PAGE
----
Philippe de Commines suggests that it was his brother's fault that Warwick died that day. John Neville had persuaded Warwick to dismount his horse and fight at ground level, as pictured here, but despite Edward IV's attempts to save his cousin, Neville died at the hands of the Yorkist infantry.
Another version says he was killed while fleeing.
According to Sir John Paston, who escaped death at Barnet, the total amount of lives lost was two thousand, including a number of important nobles. The Yorkest's lost Sir Humphrey Bourchier and William Fiennes, the Lancastrians William Tyrrell, also John Neville.
With the death of Richard Neville, did history lose
"a man driven by pride and egotism, who created and deposed kings at will."
Shakespeare has something to do with how we perceive Neville today, and if we dismiss his writings on Richard III then we must do the same for Richard Neville. But unlike Shakespeare's Richard III, there is evidence to back up the words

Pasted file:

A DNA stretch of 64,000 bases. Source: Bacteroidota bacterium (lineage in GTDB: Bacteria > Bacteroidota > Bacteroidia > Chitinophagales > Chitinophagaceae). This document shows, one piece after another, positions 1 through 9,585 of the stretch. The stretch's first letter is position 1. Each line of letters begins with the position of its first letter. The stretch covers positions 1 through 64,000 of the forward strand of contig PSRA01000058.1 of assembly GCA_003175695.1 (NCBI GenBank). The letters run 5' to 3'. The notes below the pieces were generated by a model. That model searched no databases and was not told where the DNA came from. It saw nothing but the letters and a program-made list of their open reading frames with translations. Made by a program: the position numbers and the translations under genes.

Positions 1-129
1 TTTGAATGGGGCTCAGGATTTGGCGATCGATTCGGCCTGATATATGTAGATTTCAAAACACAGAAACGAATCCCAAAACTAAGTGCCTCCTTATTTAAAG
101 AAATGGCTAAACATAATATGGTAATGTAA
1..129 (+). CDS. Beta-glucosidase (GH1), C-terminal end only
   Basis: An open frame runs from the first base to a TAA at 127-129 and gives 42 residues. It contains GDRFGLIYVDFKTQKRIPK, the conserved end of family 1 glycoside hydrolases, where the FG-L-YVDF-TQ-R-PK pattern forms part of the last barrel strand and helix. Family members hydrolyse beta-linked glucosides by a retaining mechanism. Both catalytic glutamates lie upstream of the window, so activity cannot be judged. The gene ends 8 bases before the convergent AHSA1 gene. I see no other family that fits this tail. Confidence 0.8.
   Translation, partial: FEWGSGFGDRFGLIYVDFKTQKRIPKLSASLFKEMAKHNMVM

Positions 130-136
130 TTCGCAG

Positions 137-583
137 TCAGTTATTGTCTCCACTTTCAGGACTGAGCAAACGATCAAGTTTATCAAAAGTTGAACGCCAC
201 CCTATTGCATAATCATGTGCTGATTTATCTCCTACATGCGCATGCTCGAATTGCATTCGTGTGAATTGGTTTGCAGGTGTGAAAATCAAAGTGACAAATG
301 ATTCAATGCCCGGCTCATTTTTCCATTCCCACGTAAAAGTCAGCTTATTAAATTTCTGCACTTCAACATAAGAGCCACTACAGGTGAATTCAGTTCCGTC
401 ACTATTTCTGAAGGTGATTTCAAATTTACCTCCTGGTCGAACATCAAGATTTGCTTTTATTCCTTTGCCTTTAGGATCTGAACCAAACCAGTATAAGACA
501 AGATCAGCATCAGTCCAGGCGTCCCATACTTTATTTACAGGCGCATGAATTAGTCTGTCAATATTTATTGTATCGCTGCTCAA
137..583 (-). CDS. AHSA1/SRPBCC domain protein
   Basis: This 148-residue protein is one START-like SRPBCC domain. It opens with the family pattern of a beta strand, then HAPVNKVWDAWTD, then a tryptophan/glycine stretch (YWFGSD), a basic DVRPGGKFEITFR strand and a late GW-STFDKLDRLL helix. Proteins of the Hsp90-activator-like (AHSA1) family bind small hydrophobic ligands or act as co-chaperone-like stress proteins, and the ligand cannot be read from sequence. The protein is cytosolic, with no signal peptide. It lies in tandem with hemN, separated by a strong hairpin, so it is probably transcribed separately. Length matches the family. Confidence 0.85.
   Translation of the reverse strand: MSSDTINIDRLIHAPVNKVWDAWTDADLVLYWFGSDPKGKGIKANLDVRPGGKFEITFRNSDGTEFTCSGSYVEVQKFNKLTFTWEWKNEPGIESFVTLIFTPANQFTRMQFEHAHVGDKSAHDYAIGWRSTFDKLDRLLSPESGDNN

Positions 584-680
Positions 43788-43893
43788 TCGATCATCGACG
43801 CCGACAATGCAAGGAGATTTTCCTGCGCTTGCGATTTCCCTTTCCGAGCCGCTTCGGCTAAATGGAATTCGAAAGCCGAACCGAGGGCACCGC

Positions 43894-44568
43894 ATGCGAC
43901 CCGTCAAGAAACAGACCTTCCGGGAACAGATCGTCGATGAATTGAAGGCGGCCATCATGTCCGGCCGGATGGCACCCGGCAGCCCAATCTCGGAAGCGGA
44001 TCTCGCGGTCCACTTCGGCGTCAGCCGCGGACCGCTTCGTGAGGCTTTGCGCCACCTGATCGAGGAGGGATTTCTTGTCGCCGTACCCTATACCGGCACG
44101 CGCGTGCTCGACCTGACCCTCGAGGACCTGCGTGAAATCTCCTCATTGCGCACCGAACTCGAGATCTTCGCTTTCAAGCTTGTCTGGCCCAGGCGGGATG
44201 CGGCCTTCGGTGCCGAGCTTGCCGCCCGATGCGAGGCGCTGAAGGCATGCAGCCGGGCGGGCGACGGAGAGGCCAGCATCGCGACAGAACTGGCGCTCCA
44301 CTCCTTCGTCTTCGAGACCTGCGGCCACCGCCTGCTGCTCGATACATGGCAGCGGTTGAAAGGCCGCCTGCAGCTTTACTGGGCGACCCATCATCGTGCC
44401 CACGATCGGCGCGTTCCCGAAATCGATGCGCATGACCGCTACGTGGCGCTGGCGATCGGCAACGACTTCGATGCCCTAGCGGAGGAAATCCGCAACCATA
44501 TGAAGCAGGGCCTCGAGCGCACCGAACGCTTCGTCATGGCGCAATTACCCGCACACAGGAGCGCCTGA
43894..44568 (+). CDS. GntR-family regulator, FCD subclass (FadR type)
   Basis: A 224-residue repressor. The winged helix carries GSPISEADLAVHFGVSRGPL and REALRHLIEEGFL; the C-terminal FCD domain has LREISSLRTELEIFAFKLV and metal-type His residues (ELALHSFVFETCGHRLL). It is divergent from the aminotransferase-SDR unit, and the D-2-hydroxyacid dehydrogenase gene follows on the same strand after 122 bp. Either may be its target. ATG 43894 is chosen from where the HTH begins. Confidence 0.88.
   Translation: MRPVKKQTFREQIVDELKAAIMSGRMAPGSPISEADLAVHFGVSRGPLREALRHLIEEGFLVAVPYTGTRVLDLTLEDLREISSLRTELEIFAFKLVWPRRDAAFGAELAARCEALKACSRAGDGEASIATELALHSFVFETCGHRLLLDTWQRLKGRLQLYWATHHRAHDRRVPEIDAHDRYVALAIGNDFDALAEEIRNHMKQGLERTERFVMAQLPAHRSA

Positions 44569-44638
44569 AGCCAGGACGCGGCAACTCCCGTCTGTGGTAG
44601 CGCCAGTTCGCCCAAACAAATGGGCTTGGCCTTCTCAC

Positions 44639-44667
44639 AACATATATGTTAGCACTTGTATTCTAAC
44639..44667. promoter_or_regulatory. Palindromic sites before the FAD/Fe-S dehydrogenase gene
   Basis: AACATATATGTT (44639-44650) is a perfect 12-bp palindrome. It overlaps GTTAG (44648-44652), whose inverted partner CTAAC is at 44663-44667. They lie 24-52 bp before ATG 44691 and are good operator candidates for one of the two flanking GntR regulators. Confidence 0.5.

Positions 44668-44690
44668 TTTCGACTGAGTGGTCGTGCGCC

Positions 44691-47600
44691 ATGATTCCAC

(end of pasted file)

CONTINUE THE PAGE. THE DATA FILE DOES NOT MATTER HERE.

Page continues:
written about him.
Personally, I believe Warwick could have been one of history's heroes if he had stayed true to Edward IV and his cause, but he sacrificed all by being 'true to himself.' That, of course, is a trait that could be commended, but not in Richard Neville's case. Despite his power, wealth and all he achieved he was, quite simply, a selfish man of the worst kind. If he did not get what he wanted then he would go somewhere else to get it.
Did Edward mourn his passing?
Maybe! Richard, Duke of Gloucester certainly did, even then there was disagreement as to the King Maker's character.
After Barnet, the bodies of both Neville brothers were said to be displayed at in London and then taken to Bisham Priory in Berkshire.